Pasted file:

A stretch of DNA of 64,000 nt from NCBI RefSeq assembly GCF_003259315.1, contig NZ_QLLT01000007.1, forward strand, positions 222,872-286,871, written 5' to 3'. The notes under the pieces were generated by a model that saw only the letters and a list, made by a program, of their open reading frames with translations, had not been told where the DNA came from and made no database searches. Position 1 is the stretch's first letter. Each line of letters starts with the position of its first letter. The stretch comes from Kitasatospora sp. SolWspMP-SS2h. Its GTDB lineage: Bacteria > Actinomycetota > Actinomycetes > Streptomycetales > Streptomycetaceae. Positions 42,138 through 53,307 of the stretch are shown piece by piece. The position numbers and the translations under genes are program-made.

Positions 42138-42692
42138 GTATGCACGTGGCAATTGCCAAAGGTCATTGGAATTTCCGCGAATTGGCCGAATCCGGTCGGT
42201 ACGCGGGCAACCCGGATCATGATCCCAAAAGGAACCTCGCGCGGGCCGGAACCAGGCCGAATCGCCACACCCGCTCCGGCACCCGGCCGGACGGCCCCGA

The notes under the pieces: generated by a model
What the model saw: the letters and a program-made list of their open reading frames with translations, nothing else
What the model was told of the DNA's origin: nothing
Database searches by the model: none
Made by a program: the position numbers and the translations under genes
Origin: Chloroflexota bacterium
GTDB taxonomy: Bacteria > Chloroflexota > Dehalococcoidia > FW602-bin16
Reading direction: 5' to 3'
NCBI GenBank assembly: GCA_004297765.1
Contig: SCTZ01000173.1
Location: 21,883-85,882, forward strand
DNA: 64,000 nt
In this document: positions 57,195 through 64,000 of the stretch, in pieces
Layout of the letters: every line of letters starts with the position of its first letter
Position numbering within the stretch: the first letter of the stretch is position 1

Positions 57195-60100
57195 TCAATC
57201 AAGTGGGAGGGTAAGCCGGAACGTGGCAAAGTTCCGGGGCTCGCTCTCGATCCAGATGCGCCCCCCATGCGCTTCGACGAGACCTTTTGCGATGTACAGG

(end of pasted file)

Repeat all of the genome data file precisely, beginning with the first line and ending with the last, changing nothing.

A stretch of DNA of 64,000 nt from NCBI RefSeq assembly GCF_003259315.1, contig NZ_QLLT01000007.1, forward strand, positions 222,872-286,871, written 5' to 3'. The notes under the pieces were generated by a model that saw only the letters and a list, made by a program, of their open reading frames with translations, had not been told where the DNA came from and made no database searches. Position 1 is the stretch's first letter. Each line of letters starts with the position of its first letter. The stretch comes from Kitasatospora sp. SolWspMP-SS2h. Its GTDB lineage: Bacteria > Actinomycetota > Actinomycetes > Streptomycetales > Streptomycetaceae. Positions 42,138 through 53,307 of the stretch are shown piece by piece. The position numbers and the translations under genes are program-made.

Positions 42138-42692
42138 GTATGCACGTGGCAATTGCCAAAGGTCATTGGAATTTCCGCGAATTGGCCGAATCCGGTCGGT
42201 ACGCGGGCAACCCGGATCATGATCCCAAAAGGAACCTCGCGCGGGCCGGAACCAGGCCGAATCGCCACACCCGCTCCGGCACCCGGCCGGACGGCCCCGA

The notes under the pieces: generated by a model
What the model saw: the letters and a program-made list of their open reading frames with translations, nothing else
What the model was told of the DNA's origin: nothing
Database searches by the model: none
Made by a program: the position numbers and the translations under genes
Origin: Chloroflexota bacterium
GTDB taxonomy: Bacteria > Chloroflexota > Dehalococcoidia > FW602-bin16
Reading direction: 5' to 3'
NCBI GenBank assembly: GCA_004297765.1
Contig: SCTZ01000173.1
Location: 21,883-85,882, forward strand
DNA: 64,000 nt
In this document: positions 57,195 through 64,000 of the stretch, in pieces
Layout of the letters: every line of letters starts with the position of its first letter
Position numbering within the stretch: the first letter of the stretch is position 1

Positions 57195-60100
57195 TCAATC
57201 AAGTGGGAGGGTAAGCCGGAACGTGGCAAAGTTCCGGGGCTCGCTCTCGATCCAGATGCGCCCCCCATGCGCTTCGACGAGACCTTTTGCGATGTACAGG